Physiological resistance involves a change in the way the chemicals impact the insect. Flies develop a mutation or they aren’t breaking down the product as they did in the past. This can lead to cross-resistance, which was shown in the fluralaner study.
With flies, generations evolve rapidly, and new generations are present in days or weeks. “We select for resistance when we overuse products,” said Swiger. “Start with a cow that has flies that don’t have pesticide resistance; treat the cow and all the flies die because there’s no resistance. Unfortunately, products are often used more than once, and if the same products are used too close together or are not rotated, flies are overexposed to chemicals and don’t all die.”
If a pesticide-resistant fly is in the mix of flies on an animal, that fly won’t die when animals are treated. The single resistant fly lays 100 eggs or more, and the cycle continues, regrowing the fly population. Over time, the resistant population of flies becomes dominant. One fly passed the traits that prevented it from dying, and there’s now an abundance of pesticide-resistant flies.
Because fly control products have just enough similar chemistry, crossover resistance occurs, and despite using a new product with different chemistry, the new product is less effective. “There may be flies that die, or they may not die,” said Swiger. “We’re never sure if it’s crossover resistance but we are seeing evidence of it.”
A good IPM program can help combat insecticide resistance. “It can be more labor-intensive but that’s part of the point of being integrated,” said Swiger. “We want to be mindful of how we use pesticides when we have to use them.”
IPM emphasizes cultural practices such as good sanitation and habitat changes. One of the keys is to eliminate breeding sites where larvae are found – manually remove resources and take away places where flies lay eggs and larvae grow. Swiger suggested searching for fly habitat, and said while habitat may differ among farms and species, there will be similarities when moist, decomposing substrate such as manure is present.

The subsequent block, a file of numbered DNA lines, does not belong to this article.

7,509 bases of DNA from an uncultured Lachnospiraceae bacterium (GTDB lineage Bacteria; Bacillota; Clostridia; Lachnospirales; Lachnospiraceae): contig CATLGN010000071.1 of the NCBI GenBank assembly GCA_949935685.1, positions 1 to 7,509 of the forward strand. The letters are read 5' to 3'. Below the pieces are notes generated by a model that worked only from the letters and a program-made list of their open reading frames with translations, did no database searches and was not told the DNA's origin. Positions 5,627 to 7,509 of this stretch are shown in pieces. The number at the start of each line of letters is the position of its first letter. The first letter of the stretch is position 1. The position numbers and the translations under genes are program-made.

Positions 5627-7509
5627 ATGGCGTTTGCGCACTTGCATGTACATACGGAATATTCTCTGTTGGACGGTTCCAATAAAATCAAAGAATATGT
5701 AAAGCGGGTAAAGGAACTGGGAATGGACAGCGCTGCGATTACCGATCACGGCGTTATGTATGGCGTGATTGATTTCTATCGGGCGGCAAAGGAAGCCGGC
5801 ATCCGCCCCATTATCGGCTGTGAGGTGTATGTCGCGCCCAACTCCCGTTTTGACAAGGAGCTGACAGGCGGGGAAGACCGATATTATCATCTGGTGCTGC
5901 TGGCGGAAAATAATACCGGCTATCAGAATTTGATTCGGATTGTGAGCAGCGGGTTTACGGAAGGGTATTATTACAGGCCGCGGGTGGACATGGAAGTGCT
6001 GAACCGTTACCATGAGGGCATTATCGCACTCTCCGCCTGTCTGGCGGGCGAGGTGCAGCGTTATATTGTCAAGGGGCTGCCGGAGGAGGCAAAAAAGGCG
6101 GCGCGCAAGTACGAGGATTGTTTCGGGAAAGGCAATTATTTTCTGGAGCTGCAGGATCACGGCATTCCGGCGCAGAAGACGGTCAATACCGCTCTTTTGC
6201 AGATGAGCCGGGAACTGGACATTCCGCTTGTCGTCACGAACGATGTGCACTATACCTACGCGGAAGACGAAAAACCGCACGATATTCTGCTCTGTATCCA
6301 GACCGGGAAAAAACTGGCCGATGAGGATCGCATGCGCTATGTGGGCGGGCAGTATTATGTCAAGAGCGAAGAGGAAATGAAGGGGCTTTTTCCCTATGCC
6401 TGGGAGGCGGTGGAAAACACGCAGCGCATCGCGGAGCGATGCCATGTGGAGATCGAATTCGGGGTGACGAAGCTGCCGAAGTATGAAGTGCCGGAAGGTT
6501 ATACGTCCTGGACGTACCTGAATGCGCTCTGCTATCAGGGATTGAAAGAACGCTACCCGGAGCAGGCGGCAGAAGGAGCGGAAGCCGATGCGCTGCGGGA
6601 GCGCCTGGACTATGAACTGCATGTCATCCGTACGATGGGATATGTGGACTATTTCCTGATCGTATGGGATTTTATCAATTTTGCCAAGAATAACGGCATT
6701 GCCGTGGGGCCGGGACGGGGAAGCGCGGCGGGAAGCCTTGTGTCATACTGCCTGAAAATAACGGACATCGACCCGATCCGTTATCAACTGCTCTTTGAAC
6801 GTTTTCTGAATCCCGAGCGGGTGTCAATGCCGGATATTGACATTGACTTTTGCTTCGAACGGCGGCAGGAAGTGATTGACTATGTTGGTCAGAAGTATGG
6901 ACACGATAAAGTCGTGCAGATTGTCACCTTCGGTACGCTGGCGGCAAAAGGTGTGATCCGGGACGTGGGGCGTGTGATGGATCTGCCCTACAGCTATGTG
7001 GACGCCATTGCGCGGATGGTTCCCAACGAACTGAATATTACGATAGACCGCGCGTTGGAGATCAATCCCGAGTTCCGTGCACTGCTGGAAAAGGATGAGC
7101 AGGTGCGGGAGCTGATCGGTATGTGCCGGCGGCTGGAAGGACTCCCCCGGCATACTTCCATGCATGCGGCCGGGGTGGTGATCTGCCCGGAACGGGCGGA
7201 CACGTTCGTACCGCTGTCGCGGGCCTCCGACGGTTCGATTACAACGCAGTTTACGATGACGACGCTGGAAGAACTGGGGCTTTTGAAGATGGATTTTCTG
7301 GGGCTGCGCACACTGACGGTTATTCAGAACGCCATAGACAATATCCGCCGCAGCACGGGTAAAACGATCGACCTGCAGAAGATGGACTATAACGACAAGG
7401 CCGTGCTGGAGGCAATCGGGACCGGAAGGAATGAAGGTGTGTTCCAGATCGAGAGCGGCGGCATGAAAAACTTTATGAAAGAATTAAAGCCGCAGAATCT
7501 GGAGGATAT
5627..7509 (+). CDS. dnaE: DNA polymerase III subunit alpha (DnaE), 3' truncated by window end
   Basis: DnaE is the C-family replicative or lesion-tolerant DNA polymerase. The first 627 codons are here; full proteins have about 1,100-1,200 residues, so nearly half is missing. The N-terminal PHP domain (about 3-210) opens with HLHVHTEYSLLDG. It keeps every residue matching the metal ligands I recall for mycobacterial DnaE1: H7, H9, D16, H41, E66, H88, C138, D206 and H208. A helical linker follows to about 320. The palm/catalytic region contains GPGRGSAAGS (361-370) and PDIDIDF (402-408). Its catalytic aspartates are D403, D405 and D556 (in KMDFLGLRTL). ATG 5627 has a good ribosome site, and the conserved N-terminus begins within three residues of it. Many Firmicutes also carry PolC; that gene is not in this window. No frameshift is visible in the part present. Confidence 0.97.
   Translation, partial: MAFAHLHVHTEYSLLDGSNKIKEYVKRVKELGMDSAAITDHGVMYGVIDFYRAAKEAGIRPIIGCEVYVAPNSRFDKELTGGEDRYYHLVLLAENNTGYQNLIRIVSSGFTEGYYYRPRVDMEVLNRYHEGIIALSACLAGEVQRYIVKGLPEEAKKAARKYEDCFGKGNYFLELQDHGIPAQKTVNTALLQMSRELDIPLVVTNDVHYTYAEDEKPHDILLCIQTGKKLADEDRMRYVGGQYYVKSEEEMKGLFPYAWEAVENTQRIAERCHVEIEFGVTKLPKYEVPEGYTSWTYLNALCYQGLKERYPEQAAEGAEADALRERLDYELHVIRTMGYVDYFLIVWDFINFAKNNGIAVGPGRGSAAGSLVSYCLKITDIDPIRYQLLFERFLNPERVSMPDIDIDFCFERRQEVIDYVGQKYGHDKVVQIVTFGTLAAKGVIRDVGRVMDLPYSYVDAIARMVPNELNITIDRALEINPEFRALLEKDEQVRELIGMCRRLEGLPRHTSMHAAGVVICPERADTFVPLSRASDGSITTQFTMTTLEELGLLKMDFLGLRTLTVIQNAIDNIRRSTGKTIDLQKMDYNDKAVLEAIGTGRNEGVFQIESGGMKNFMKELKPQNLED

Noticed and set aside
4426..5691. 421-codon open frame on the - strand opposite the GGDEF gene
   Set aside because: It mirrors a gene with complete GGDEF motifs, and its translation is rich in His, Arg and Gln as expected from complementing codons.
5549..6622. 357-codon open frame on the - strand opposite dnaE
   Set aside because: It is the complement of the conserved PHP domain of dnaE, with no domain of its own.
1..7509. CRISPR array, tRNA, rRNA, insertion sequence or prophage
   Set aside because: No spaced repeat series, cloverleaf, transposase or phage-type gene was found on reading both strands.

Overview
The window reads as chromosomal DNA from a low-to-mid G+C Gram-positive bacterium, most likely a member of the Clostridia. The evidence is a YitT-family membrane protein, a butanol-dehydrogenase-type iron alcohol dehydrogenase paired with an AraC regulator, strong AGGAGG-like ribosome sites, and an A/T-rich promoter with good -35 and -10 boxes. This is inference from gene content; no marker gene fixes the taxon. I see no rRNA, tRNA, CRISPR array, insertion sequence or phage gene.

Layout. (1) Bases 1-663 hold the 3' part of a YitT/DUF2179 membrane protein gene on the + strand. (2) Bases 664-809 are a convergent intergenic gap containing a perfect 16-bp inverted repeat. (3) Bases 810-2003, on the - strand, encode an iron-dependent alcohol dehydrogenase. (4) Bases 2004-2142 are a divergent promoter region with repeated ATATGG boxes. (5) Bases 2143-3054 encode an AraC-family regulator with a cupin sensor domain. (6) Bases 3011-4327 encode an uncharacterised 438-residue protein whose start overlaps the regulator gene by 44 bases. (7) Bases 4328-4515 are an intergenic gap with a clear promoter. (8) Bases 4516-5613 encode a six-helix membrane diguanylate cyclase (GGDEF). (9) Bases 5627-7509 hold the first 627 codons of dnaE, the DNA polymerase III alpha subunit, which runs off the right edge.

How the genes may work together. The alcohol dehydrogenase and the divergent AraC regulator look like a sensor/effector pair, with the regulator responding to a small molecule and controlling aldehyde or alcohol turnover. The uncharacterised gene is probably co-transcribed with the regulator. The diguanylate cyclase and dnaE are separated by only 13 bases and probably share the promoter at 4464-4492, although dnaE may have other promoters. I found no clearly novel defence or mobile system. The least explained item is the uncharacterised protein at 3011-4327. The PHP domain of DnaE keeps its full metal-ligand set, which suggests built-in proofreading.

Physical and mechanical control promote good sanitation, such as fans that prevent flies from landing, as well as screens and traps. Biological controls include predators and parasites that feed on fly larvae. If parasitoid wasps are used, be sure they are the appropriate species that will pursue the fly species present on the farm.
Chemical control should be used only when needed to combat an out-of-control fly problem when other practices have not managed the problem.
Guidelines for good pesticide use include following the labeled instructions for application amount and storage. If animals are being treated directly with a product, it’s important to have accurate animal weights to ensure the correct amount of product is applied. Using the incorrect dosage leads to resistance.
“Think about when you’re applying a product and how much impact there will be, whether it’s humans, pets or the animals themselves,” said Swiger. “Use good annual rotation – switch from a pyrethroid to an organophosphate or a macrocyclic lactone. This isn’t just changing the product, it’s changing the active ingredients. Think about areas where you’re using different pesticides and the impact on flies.”
by Sally Colby